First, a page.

By: Josh Potter
Mike Gordon :: 06.30.08 :: The Iron Horse :: Northampton, MA
There are few musicians for whom I'd jump in my car, cross state lines and stand outside a venue with my fingers crossed for a ticket I might not get, just to be close to the joy and genius I'd experienced in this presence. It would be dishonest to say that such an adventure could be nostalgia-free, but four years after Phish called it quits and five years after Mike Gordon's Inside In, the longing is not for literal eras-passed so much as the spirit that drove them and drove everyone sharing this presence to reverence and ecstasy. Trey's clean and Page has spoken candidly about the potential for a Phish reunion, but Gordo, the member who pushed hardest to keep the band alive, has ridden the band's momentum most fluidly into a solo career. Through his country band Ramble Dove, collaborations with Leo Kottke, the Benevento/Russo Duo and a movie, Mike has carried his geeky charm, adolescent wonder and singular musicianship into middle-age. The Green Sparrow, his forthcoming solo album arriving August 5, is merely the latest project for a creative mind as unrelenting as the basslines it produces. On a Monday night in Massachusetts, his brand new band played its very first gig. It was well worth the drive and the wait.
|Mike Gordon by Allison Murphy|
Over the years I've learned to trust Mike's good taste, so when Bow Thayer & The Perfect Trainwreck launched a blazing banjo hootenanny to open, it didn't surprise me in the least. A four-piece from Vermont, the band passes instruments with the best in down home stomp-rock. It's no wonder they've found another ally in Levon Helm, who would host them a couple nights later for his 100th Midnight Ramble.
The room was all smiles when Mike's salt and pepper mop worked its way onstage. Like a surprisingly well-oiled machine, the band dropped immediately into a sunny groove not so dissimilar from "Mike's Song." It was gritty, happy, unapologetic and, most of all, funky – funkier, in fact, than probably anything I've heard since Mike last came around. With the trademark, woody tone of his Modulus, he pushed the outer limits of the pocket in a manner that threatened to rupture the groove but instead gave it shape. A lesser band would have been derailed, but with the small-kit consistency of drummer Craig Myers and Todd Isler on percussion, the whole thing moved forward at the pace of Mike's bobbing head.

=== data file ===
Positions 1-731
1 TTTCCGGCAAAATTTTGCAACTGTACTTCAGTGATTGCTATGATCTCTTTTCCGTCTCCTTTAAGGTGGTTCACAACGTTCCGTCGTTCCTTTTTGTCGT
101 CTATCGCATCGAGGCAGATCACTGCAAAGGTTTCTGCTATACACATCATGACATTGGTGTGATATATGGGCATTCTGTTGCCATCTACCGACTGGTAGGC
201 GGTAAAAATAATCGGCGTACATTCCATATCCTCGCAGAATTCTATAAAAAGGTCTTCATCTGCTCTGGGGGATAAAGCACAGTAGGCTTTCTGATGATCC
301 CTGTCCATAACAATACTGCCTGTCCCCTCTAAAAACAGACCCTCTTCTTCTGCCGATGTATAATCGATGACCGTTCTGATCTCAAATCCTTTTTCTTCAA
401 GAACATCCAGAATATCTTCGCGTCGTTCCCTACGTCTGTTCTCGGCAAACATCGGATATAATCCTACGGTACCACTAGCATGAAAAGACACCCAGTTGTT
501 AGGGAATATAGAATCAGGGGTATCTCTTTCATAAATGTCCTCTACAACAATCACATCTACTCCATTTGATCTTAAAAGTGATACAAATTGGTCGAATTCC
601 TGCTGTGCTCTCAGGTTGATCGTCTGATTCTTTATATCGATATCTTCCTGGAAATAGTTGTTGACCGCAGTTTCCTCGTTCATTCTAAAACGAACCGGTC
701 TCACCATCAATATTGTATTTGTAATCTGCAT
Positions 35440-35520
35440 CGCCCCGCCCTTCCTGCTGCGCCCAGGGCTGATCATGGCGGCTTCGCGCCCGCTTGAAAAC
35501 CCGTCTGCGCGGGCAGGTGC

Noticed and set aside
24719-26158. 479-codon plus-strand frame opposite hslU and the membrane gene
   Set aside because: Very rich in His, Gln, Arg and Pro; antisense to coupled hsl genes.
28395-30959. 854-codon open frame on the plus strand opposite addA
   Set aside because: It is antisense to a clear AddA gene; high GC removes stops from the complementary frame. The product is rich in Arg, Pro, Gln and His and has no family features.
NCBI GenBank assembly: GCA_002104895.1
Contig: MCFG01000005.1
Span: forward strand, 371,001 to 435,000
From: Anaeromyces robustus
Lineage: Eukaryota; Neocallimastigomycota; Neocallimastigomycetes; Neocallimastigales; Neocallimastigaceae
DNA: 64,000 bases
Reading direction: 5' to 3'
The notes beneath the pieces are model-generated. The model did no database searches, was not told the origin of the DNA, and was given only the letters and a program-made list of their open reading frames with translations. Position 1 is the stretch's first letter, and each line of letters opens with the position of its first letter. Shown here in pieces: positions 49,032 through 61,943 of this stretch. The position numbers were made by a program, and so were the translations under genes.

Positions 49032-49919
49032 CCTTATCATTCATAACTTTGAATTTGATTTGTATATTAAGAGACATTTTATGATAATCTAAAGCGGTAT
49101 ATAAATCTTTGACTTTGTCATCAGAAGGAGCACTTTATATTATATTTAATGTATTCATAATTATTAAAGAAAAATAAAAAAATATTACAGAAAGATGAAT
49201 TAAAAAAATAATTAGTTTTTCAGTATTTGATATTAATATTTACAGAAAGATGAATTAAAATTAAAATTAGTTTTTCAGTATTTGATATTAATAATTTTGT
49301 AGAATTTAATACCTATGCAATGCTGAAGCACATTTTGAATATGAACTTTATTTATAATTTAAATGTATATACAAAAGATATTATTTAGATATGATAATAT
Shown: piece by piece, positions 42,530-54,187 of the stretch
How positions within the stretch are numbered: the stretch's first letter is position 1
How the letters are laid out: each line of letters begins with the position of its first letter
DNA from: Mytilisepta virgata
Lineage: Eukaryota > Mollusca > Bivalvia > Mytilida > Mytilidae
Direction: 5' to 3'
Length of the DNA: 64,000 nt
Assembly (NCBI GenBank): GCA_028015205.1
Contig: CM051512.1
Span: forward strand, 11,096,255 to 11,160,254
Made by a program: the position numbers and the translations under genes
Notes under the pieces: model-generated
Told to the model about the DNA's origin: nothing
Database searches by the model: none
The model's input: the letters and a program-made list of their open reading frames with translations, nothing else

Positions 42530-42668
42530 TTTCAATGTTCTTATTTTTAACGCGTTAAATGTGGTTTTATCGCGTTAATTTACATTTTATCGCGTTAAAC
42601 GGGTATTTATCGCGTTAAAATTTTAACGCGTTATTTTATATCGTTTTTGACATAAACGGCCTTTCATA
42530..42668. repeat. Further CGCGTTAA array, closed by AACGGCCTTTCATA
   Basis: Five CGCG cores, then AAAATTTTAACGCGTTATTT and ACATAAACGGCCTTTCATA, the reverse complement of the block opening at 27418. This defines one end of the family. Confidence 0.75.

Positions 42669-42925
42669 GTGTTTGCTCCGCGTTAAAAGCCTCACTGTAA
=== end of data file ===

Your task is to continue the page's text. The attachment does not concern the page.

|Mike Gordon by Josh Cole|
His wasn't the only bobbing head owned by a Gordon, however. In the balcony, Mike's father was in attendance. Having grown up only a short distance from Northampton, Mike's choice to premier his new band in this venue gave it a discernibly homey quality. After world tours and festival heroics, Mike was visibly excited to introduce new friends and new tunes (whose titles remained ambiguous throughout). Gordon's dad appeared, likewise, charmed to see his son back in his element.
From a quirky, atonal intro, the second tune broke into a vocal strut, like a greasy "Halley's Comet." It was here that Scott Murawski, the egregiously underrated Max Creek guitarist, let his chops shine through. Armed with a Paul Languedoc custom hollow body and a tone not so dissimilar from another Languedoc-slinger, Murawski systematically deranged his blues phraseology to fit the cubist funk lines Mike provided. The whole thing dissolved into an oblique piano solo from Tom Cleary before clattering into a coda.
After rolling up his t-shirt sleeves, Cactus made his triumphant return with a country ballad. He crooned about how funny love can be before Cleary drove the lilt into a sleek fusion vamp. Knowingly smooth, it felt like the tropical level of a racecar videogame.
While it would have been easy for this band to achieve a sense of spectacle through celebrity and merely go through the motions, Mike's characteristic sense for innovation delivered the band some truly complex arrangements, for which cruise-control would have been impossible. Bouncing between time signatures, modulating keys and delivering on-the-dime segues, the performance became much more than the Mike Gordon show. And while it could have been easy to close one's eyes and picture a different lineup delivering the set, it was more fun to watch this particular configuration give one of the more inspired, happy, healthy shows I've seen in some time.
|Mike Gordon by Tony Stack|
After a full-throttle rendition of The Beatles' "She Said She Said," a refracted breakdown and triumphant return to the refrain, "I know what it is to be dead," Mike threw some dorky high-fives and stepped forward to address the crowd. He told the story of driving to Murawski's house with a bunch of basslines he figured would be too hard to sing over. With the band assembled and the project coming together, though, he was overcome with "intense thankfulness, happiness, and jubilation." It was kind of like, he said, falling in love.
It only took a few moments for the band to return after the end of their set. From the first notes a cheer went up for what everyone was secretly hoping to hear. With "Meat," the band dipped deftly into one of the quirkier regions of the Phish catalog. Having stuck the angular outro, the band launched a rocker that pushed Murawski up and over the top to end the night.
Maybe it's been a Bush-administration thing, but these past few years have felt really dark. It would be crazy to think that one bassist alone could pull us out of this, but Mike Gordon's music certainly provides the sort of elevation we need right now. And if we can read his grooves like tea leaves, there may be hope for us yet.
Mike Gordon tour dates available here.
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